Stereotypes, underconfidence and decision-making with an application to gender and math
Paul Karehnke and
Journal of Economic Behavior & Organization, 2018, vol. 148, issue C, 34-45
We study the effects of the presence of a negative stereotype on the formation of self-confidence and on decision-making in achievement-related situations. We take into account not only consumption utility but also psychological utility (ex-ante ego utility and ex-post disappointment/elation). We show that any stereotype of lower ability (in the form of biased interpretation of success and failure in terms of ability) leads to gaps in confidence, in participation in risky/ambitious options and in performance. Furthermore, we show how the stereotype survives and even gets reinforced. Considering gender and mathematics, we are able to explain the lower self-confidence of girls in mathematics, their underrepresentation in STEM fields, as well as their choices of less ambitious options and lower performance.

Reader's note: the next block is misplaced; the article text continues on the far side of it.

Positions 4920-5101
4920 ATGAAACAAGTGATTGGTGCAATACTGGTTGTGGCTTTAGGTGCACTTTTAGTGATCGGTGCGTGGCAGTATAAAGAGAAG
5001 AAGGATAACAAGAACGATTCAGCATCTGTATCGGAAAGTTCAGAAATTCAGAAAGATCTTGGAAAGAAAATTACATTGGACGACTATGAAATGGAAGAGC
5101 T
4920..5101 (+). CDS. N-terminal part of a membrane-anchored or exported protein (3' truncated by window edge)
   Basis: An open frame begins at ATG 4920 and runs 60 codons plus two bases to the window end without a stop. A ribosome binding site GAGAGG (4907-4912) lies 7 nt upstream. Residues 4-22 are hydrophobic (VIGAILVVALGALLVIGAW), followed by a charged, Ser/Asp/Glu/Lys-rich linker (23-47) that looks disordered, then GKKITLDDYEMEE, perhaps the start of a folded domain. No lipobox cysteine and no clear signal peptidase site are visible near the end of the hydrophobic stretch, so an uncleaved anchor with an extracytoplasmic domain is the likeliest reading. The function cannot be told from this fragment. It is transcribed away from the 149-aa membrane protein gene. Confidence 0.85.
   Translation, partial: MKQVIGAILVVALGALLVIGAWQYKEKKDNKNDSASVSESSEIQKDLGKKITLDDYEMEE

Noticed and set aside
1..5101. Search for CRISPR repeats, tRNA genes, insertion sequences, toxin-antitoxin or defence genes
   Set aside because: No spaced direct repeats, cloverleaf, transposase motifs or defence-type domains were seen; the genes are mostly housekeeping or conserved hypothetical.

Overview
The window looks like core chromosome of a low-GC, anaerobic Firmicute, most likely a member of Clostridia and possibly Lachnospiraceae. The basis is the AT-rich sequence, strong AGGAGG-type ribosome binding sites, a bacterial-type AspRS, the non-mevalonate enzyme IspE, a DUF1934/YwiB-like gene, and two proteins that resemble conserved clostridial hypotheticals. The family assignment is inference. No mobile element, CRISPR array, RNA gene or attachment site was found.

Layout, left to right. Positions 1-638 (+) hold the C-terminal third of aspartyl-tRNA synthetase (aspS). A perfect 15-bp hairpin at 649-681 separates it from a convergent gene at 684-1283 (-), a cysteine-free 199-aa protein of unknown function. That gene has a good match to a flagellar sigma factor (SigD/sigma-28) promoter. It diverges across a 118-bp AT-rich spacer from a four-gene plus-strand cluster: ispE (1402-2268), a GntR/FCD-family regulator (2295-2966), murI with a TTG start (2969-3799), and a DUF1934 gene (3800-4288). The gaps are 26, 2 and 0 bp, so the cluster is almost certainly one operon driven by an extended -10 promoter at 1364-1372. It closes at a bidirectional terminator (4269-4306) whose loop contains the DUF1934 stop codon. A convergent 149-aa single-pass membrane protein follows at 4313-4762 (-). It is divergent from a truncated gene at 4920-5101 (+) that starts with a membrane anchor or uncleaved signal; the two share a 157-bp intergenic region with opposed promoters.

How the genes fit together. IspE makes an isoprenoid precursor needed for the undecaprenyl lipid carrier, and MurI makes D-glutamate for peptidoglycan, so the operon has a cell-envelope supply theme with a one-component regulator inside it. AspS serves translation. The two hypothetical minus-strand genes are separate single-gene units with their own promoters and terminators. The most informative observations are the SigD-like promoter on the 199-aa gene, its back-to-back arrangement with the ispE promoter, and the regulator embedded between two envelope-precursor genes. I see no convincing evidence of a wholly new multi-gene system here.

Keywords: Stereotype; Gender gap; Self-confidence; Subjective ability (search for similar items in EconPapers)
JEL-codes: D03 D81 D84 J16 I24 (search for similar items in EconPapers)
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Persistent link: https://EconPapers.repec.org/RePEc:eee:jeborg:v:148:y:2018:i:c:p:34-45
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